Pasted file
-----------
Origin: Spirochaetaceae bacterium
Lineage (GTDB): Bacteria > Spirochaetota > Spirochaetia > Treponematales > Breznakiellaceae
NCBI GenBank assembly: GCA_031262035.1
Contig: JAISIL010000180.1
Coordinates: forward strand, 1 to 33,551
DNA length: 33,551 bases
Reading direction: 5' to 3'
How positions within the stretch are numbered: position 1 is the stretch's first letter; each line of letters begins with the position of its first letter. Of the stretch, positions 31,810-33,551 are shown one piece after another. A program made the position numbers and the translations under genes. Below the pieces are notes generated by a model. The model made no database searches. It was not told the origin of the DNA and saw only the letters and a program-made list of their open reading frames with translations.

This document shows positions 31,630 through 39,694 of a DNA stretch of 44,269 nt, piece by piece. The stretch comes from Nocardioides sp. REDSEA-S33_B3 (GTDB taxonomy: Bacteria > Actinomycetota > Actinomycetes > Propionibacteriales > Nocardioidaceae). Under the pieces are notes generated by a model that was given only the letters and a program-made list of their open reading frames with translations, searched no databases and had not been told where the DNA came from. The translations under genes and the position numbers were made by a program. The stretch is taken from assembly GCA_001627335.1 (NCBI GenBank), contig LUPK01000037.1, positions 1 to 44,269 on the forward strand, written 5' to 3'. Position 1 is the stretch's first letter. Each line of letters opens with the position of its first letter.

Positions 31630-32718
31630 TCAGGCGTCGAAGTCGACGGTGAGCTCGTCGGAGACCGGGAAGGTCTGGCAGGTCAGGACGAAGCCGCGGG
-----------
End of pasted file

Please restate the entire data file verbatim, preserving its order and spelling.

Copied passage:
Origin: Spirochaetaceae bacterium
Lineage (GTDB): Bacteria > Spirochaetota > Spirochaetia > Treponematales > Breznakiellaceae
NCBI GenBank assembly: GCA_031262035.1
Contig: JAISIL010000180.1
Coordinates: forward strand, 1 to 33,551
DNA length: 33,551 bases
Reading direction: 5' to 3'
How positions within the stretch are numbered: position 1 is the stretch's first letter; each line of letters begins with the position of its first letter. Of the stretch, positions 31,810-33,551 are shown one piece after another. A program made the position numbers and the translations under genes. Below the pieces are notes generated by a model. The model made no database searches. It was not told the origin of the DNA and saw only the letters and a program-made list of their open reading frames with translations.

This document shows positions 31,630 through 39,694 of a DNA stretch of 44,269 nt, piece by piece. The stretch comes from Nocardioides sp. REDSEA-S33_B3 (GTDB taxonomy: Bacteria > Actinomycetota > Actinomycetes > Propionibacteriales > Nocardioidaceae). Under the pieces are notes generated by a model that was given only the letters and a program-made list of their open reading frames with translations, searched no databases and had not been told where the DNA came from. The translations under genes and the position numbers were made by a program. The stretch is taken from assembly GCA_001627335.1 (NCBI GenBank), contig LUPK01000037.1, positions 1 to 44,269 on the forward strand, written 5' to 3'. Position 1 is the stretch's first letter. Each line of letters opens with the position of its first letter.

Positions 31630-32718
31630 TCAGGCGTCGAAGTCGACGGTGAGCTCGTCGGAGACCGGGAAGGTCTGGCAGGTCAGGACGAAGCCGCGGG